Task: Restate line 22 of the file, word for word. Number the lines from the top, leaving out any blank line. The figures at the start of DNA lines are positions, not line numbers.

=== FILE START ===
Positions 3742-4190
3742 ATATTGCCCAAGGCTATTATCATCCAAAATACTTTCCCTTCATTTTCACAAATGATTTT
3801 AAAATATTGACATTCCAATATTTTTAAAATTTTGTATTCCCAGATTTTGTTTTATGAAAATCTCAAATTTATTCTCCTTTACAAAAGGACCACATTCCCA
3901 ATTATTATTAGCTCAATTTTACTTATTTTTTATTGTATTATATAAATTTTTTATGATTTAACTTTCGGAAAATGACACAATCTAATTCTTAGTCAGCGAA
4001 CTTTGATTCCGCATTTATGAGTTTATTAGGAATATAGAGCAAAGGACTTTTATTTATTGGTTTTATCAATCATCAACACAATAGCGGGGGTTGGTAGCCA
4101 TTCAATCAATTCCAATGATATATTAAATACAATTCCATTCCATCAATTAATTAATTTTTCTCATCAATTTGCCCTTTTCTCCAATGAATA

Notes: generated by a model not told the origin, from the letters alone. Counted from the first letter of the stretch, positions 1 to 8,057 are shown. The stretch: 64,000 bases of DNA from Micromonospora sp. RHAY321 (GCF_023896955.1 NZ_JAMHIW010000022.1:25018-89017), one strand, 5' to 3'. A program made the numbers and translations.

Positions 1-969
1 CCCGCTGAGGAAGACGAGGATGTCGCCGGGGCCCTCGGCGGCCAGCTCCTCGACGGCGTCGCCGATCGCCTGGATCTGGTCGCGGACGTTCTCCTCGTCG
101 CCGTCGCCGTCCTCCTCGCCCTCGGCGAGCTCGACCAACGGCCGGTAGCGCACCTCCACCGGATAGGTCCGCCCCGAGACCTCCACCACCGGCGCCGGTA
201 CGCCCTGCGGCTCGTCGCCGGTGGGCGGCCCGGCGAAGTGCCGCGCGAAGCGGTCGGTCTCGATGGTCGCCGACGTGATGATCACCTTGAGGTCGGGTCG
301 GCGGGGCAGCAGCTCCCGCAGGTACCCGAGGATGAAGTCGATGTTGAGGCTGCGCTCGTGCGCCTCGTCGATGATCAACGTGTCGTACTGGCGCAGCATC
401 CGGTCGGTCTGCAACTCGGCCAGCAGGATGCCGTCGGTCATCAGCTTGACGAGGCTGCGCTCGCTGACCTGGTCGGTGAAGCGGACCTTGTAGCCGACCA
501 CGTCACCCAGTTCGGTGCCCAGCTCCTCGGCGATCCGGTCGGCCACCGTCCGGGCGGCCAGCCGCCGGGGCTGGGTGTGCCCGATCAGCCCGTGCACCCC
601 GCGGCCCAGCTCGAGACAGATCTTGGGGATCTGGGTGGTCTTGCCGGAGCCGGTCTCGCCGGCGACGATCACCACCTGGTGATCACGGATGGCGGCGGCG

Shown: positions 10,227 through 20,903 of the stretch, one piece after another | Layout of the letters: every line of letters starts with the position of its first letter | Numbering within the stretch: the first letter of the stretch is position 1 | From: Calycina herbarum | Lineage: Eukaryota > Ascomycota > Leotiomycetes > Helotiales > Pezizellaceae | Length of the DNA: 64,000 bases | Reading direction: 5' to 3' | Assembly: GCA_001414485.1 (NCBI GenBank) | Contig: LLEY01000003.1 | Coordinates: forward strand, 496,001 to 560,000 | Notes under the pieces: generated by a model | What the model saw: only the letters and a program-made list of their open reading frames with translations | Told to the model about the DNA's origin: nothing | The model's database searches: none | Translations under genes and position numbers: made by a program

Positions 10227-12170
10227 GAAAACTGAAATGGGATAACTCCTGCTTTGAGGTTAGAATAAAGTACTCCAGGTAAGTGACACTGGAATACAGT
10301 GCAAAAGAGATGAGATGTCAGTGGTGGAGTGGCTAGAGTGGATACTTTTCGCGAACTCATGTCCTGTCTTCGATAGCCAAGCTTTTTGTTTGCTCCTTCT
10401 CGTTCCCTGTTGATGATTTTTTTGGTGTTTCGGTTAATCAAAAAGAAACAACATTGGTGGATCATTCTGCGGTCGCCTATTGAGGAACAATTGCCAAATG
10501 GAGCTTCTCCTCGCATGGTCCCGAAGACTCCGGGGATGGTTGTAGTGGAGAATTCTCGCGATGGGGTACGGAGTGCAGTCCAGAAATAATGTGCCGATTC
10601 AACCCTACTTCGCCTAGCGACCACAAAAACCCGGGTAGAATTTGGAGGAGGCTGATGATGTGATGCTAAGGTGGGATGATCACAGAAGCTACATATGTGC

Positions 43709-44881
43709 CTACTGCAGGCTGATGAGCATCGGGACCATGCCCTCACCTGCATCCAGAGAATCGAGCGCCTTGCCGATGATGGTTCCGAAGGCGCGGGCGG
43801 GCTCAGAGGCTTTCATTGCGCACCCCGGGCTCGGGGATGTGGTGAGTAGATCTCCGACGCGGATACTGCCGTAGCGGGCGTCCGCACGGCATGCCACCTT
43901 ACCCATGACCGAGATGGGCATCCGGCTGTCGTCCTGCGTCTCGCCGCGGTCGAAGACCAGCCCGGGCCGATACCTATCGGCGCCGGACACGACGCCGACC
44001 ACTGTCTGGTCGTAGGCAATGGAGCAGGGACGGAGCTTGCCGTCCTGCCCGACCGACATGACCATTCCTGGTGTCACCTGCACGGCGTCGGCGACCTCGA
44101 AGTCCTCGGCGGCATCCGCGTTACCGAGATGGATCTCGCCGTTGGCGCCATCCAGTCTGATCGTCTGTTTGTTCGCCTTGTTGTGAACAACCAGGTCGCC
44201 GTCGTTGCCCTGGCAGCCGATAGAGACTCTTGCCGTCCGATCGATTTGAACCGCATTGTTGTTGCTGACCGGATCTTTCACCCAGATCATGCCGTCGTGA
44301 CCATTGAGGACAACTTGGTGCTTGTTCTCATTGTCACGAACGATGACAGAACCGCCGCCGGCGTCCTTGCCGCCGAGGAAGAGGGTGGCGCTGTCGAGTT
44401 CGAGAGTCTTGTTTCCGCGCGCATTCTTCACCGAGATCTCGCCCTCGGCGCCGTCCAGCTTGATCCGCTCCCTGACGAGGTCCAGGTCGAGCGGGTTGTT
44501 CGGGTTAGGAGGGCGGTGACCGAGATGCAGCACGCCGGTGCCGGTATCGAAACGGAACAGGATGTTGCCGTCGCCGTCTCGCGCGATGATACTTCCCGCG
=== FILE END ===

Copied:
10601 AACCCTACTTCGCCTAGCGACCACAAAAACCCGGGTAGAATTTGGAGGAGGCTGATGATGTGATGCTAAGGTGGGATGATCACAGAAGCTACATATGTGC